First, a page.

If you’re using your vehicle for some type of short-course competition, or are constantly on and off the throttle when you go out and play, then a supercharger is likely your best bet.
Ease of Installation
Generally, an aftermarket supercharger kit is going to be easier to install than any turbo kit, because it does not require the exhaust re-routing that an aftermarket turbo kit would. That being said, some supercharger kits that are manifold mounted instead of remotely mounted can require disassembly and reassembly of the top of the engine. The ease of installation and time taken to do so is always going to vary from kit to kit, but a centrifugal supercharger mounted on a provided engine bracket is usually going to be the easiest system to install.
Reliability & Longevity
Generally, we’d have to say that adding an aftermarket turbo or supercharger system to any engine intended to be naturally aspirated is going to lessen engine life. If the vehicle was built from the factory with forced induction and an engine equipped to handle it, then we don’t see any reason it wouldn’t live as long as a stock, naturally-aspirated engine.
As for the aftermarket kits themselves, you should expect a turbo kit to match the life of the engine. A supercharger kit will last a long time, but may eventually require some maintenance, due to its mechanically-driven design. Belts may wear out, or pulley bearings may need to be replaced, but for the most part, it should be reliable and self-contained.
Since we’re discussing street-driven vehicles for practical purposes, legality can certainly be an issue. Unless you’re living in some no-emission-check county, or dealing with a classic vehicle, you’re going to want an emissions-legal aftermarket system (usually tagged with a “50-state legal” label).
This is where superchargers really shine over turbochargers: It’s much easier to get a government-issued EO number (exemption order number) for a modification that goes inline before the intake of the engine, as opposed to one that goes inline between the engine and catalytic converter(s). That’s one big reason you see more street-legal supercharger kits for sale than turbocharger kits.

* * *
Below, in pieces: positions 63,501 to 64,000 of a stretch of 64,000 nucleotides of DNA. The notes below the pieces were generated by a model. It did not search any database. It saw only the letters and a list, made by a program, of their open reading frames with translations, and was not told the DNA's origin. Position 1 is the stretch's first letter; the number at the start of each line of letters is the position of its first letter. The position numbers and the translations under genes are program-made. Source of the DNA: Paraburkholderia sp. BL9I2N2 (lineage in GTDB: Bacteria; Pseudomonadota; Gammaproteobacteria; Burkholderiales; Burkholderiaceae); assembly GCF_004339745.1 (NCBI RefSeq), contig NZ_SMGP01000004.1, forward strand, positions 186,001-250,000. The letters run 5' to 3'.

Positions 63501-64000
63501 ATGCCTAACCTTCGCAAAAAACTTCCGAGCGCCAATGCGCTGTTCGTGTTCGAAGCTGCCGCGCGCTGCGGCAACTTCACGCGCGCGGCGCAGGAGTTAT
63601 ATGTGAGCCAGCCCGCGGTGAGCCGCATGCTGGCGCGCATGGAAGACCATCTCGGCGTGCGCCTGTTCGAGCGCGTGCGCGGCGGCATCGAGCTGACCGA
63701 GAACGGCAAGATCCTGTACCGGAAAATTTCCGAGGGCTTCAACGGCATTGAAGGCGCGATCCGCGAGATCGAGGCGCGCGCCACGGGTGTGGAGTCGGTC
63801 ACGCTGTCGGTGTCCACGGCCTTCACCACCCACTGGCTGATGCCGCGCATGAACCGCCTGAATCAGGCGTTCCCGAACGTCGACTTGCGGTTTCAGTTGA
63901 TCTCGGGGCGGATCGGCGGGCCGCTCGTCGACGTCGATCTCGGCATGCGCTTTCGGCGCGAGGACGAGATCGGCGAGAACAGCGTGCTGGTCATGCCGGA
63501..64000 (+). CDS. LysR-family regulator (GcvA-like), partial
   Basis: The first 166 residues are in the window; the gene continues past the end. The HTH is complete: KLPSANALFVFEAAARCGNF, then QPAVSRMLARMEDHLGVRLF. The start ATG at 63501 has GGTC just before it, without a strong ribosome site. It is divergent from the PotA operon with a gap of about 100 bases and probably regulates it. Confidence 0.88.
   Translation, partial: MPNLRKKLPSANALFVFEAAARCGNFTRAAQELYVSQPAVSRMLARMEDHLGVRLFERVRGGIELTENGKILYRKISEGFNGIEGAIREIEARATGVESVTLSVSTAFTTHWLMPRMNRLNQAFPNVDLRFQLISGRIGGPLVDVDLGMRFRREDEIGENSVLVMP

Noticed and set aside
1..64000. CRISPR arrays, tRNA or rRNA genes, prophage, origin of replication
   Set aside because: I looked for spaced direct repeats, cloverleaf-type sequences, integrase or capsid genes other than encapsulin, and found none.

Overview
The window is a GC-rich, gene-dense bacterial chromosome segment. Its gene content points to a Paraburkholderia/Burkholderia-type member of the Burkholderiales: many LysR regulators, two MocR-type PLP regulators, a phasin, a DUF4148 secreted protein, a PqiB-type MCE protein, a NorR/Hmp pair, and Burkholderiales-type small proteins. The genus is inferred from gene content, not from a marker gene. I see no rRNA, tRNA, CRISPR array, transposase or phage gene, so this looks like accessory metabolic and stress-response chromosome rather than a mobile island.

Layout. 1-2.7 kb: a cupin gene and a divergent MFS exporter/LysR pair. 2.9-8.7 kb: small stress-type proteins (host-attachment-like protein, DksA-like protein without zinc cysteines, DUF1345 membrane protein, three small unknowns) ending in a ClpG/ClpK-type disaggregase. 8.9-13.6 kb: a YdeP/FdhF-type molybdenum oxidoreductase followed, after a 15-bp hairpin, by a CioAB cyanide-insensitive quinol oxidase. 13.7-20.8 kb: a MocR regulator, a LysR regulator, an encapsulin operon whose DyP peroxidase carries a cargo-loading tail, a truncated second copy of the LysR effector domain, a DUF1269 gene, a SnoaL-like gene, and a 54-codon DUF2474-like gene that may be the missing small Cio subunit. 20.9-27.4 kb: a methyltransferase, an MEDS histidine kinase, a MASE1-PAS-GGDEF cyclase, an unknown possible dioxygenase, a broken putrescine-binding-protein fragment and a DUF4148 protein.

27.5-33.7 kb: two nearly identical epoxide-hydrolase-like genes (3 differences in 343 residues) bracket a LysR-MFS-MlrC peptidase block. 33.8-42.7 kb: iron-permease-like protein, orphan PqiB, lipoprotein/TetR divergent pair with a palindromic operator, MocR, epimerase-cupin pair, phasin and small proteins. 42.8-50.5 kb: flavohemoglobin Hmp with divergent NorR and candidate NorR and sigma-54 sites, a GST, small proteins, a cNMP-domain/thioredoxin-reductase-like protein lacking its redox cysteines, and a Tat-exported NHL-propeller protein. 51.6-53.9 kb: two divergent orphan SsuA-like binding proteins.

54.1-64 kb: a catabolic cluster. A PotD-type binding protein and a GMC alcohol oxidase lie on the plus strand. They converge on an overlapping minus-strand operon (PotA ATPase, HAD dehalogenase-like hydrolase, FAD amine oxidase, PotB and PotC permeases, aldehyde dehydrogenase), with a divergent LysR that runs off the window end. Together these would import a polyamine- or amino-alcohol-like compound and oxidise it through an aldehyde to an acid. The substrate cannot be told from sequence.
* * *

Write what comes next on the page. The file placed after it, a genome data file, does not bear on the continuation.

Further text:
Looking to Have More Power?
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|Lots of legal kits||
Longer service life
No lag time
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More fuel efficient
No external oiling needed
|Noise reduction (exhaust)|
More power potential
Compensates for higher altitudes
More parasitic loss than turbo
|Harder to package (takes up more room)|
Less adiabatic efficiency
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|Constant boosting at higher RPMs||
External oiling requirements
An Intercooler, also known as a charge air cooler, is a heat exchanger used to improve the thermal efficiency in a forced-induction system. They are often put inline between the engine and compressor unit (turbo or supercharger) to cool incoming air before it reaches the engine.
While they aren’t necessarily required in forced-induction setups, Intercoolers are a great idea if they can be added into the system. A byproduct of compressing air is heat, and an Intercooler helps dissipate that heat throughout a number of fins.
A cooler air charge is a denser air charge, packed with more oxygen molecules and allowing for a more efficient burn. Consequently, an Intercooler helps deliver a cooler, denser air charge and usually allows for an extra pound or two of positive boost pressure to be added over a non-Intercooled forced-induction system.
There are two basic types of Intercoolers: an air-to-air cooler (left) and an air-to-liquid cooler (right). Generally, an air-to-air Intercooler is ideal for street use, and this is why: While water has excellent (better than air) heat-exchanging capabilities, the coolant will eventually heat up as the engine reaches normal operating temperatures. So, the liquid you’re trying to use to cool the air charge is close to engine temperature in a closed-loop system.
Editor’s Note: A version of this article first appeared in the Winter 2016 print issue of Tread Magazine.